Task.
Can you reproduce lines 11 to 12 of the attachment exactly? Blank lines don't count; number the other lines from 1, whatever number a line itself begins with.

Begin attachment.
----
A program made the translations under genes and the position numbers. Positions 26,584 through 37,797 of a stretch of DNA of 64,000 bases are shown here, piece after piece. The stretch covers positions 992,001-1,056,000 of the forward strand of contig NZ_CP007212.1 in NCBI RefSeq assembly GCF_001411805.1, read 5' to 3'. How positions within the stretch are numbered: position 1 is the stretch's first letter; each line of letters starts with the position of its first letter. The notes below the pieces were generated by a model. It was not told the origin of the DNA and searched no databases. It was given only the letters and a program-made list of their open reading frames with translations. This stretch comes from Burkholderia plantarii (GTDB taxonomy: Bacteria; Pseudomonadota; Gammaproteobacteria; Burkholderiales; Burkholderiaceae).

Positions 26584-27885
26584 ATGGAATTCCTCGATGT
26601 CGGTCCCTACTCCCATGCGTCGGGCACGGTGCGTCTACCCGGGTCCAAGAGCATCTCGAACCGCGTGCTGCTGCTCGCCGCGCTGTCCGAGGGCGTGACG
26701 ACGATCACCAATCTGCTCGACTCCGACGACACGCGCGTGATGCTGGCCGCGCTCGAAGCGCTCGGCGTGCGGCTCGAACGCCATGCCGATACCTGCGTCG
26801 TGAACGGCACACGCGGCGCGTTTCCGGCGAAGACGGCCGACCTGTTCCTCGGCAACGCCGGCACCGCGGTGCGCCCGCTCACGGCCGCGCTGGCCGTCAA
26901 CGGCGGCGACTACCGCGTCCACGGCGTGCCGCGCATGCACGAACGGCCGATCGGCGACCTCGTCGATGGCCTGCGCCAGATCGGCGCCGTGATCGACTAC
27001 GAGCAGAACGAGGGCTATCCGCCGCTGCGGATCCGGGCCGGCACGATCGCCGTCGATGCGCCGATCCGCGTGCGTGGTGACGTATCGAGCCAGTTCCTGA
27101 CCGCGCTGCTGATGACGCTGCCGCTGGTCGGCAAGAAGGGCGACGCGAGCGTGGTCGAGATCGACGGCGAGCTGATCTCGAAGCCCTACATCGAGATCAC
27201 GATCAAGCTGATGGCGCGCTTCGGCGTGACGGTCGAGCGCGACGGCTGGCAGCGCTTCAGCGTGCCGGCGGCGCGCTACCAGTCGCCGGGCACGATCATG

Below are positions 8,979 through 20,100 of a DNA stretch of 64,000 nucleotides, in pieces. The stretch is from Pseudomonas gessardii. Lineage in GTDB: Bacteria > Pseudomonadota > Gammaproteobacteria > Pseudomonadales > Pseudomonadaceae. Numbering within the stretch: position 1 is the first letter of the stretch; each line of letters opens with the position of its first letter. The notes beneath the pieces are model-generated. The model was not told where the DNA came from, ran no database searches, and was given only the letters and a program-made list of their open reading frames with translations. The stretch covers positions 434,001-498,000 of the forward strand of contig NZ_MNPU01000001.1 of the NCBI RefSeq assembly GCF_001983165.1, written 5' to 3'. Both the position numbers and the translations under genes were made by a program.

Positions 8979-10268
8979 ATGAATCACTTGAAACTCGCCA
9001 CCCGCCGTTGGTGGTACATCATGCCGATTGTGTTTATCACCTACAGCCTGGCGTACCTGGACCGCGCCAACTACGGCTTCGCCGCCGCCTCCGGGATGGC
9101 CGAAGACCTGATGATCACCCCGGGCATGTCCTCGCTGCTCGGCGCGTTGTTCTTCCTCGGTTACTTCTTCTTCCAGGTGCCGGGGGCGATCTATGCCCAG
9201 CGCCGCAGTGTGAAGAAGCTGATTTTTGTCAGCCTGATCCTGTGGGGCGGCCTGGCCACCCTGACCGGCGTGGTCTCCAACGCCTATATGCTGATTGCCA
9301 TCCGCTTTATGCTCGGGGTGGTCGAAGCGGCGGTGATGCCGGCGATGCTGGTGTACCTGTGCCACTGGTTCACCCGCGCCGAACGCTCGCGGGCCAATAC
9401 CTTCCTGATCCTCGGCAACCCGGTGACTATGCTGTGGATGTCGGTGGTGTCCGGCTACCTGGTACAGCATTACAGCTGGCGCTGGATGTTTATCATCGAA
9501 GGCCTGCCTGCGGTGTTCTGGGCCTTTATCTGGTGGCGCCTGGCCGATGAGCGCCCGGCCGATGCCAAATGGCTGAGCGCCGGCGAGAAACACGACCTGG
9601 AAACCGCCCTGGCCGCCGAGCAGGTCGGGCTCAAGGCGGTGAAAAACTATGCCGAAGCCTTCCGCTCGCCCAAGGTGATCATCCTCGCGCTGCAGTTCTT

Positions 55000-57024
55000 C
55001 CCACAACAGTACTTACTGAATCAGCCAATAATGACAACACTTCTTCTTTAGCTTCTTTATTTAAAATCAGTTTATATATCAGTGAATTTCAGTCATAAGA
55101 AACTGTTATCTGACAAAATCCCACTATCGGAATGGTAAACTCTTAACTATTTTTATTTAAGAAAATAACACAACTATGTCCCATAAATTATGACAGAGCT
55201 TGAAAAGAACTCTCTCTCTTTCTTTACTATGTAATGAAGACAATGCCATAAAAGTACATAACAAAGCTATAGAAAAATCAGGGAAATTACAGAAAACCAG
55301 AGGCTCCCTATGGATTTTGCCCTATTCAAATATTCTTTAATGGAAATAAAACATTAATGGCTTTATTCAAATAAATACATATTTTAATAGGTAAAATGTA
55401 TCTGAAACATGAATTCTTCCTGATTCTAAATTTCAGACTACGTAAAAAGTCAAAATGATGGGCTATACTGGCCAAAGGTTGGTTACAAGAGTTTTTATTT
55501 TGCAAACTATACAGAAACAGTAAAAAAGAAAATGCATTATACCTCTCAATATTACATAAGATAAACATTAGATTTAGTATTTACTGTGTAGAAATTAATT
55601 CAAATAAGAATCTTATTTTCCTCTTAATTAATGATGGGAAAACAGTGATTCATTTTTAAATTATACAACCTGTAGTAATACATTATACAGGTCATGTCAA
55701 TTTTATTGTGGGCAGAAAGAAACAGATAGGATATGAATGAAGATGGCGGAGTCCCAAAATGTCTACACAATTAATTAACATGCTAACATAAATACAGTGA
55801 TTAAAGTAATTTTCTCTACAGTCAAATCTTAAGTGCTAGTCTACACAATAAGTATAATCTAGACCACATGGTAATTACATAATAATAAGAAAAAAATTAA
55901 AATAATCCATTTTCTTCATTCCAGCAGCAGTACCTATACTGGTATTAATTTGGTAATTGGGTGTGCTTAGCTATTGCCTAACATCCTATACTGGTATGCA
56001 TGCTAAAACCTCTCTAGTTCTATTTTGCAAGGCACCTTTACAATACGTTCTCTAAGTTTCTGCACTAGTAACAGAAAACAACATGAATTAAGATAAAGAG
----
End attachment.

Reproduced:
Below are positions 8,979 through 20,100 of a DNA stretch of 64,000 nucleotides, in pieces. The stretch is from Pseudomonas gessardii. Lineage in GTDB: Bacteria > Pseudomonadota > Gammaproteobacteria > Pseudomonadales > Pseudomonadaceae. Numbering within the stretch: position 1 is the first letter of the stretch; each line of letters opens with the position of its first letter. The notes beneath the pieces are model-generated. The model was not told where the DNA came from, ran no database searches, and was given only the letters and a program-made list of their open reading frames with translations. The stretch covers positions 434,001-498,000 of the forward strand of contig NZ_MNPU01000001.1 of the NCBI RefSeq assembly GCF_001983165.1, written 5' to 3'. Both the position numbers and the translations under genes were made by a program.

Positions 8979-10268